A formidable rival for every other budget system out there
prog scan output
No DD EX/DTS ES/DPLIIx or full DVD-A
volume needs capping
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JVC has opted to carry all of the amplification for this setup in the subwoofer.This means that the main unit is slim and light, while the sub is fat and heavy. A classic case of swings and roundabouts but then again, you're more likely to hide the subwoofer away.
The TH-S55 boasts a power output (2 x 130W to the front stereo pair, and 140W for all other speakers) that is more likely to be a case of wishful thinking given the diminutive nature of the speakers.
The front and rear sats carry 80mm drivers,while the centre box has a pair of 55mm models. Frequency response is quoted at 80Hz-20kHz across the board.
The sub crams a 160mm driver inside its case to keep the amplification company, and can apparently rumble down to 30Hz, with a top end of 200Hz.
This all looks good, and there are some nice extra goodies as well that you might not expect to find on such a budget system.
There is progressive scan capability thanks to the component video outputs, an optical digital audio input for connecting other equipment and lo-res DVD-Audio playback - we would have liked to see the full Monty,but we don't believe such a system could really do justice to the high-end audio format anyway.
Compatible sound modes are limited to the 5.1-channel variations, with no Dolby Digital EX, DTS-ES or Pro-Logic IIx,which is something of a shame.
The TH-S55 reveals itself to be impressive in action and the picture certainly benefits from the progressive scan output. Pictures take on a more solid look when this is engaged, although the image remains excellent in RGB Scart mode as well.The detail resolution is excellent and colours are vibrant and realistic.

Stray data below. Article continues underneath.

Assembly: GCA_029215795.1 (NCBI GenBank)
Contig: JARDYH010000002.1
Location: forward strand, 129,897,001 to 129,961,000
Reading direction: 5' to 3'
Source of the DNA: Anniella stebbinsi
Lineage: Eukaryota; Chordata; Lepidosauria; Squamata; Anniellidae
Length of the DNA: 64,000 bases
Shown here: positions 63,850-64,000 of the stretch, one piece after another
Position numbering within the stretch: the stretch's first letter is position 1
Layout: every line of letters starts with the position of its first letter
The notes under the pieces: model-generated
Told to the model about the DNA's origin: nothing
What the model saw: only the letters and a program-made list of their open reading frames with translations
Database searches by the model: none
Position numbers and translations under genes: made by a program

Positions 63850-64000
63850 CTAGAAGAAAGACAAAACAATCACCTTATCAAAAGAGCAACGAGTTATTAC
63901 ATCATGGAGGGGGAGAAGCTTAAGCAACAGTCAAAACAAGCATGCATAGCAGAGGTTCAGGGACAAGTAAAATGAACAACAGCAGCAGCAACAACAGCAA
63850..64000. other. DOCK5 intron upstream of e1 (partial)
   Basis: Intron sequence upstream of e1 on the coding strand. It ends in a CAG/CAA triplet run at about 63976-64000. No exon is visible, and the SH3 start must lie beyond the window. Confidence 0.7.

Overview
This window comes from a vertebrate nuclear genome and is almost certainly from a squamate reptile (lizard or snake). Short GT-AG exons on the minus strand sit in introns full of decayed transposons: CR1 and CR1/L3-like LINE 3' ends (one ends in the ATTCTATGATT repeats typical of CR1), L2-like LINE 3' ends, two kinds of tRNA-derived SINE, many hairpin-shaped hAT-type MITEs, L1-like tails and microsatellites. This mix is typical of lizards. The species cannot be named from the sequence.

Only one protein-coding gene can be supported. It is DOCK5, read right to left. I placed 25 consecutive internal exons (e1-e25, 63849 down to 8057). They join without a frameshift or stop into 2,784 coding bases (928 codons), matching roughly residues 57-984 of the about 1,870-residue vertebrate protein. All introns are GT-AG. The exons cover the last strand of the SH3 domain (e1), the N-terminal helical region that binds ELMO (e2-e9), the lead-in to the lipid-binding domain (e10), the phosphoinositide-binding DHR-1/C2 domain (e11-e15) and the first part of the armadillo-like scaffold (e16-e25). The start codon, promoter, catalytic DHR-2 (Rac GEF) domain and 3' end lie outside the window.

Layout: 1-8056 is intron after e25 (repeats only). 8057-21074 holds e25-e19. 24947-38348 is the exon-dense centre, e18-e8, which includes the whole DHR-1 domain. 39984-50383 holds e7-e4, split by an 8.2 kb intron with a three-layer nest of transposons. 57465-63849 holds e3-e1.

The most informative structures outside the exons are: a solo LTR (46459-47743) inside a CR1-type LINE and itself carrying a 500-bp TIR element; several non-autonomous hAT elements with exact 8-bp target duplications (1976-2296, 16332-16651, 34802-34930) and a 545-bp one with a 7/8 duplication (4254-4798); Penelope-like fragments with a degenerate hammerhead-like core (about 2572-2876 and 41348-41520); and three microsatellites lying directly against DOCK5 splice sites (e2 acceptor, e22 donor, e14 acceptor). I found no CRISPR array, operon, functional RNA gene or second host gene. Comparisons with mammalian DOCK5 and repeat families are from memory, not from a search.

The sound system punches above its weight, although those power figures do turn out to be hopeful and we would highly recommend against turning the volume dial to 11.
The soundstage meshes well, with the subwoofer backing up the satellites effectively at sensible volume levels and not trying to run the show all on its own.
The rears have omni-directional, upward-firing drivers to create a diffused sound effect,which may or may not be to your taste.Some prefer a more specific contribution from their rear speakers.
If there is a criticism it is that the centre does tend to stand out a little from the rest of the soundstage - perhaps due to the fact it has different drive units compared to the rest of the sats.
Still, this remains an impressive all-in-one performance and a genuine contender for those that just want a simple way into the world of home cinema.
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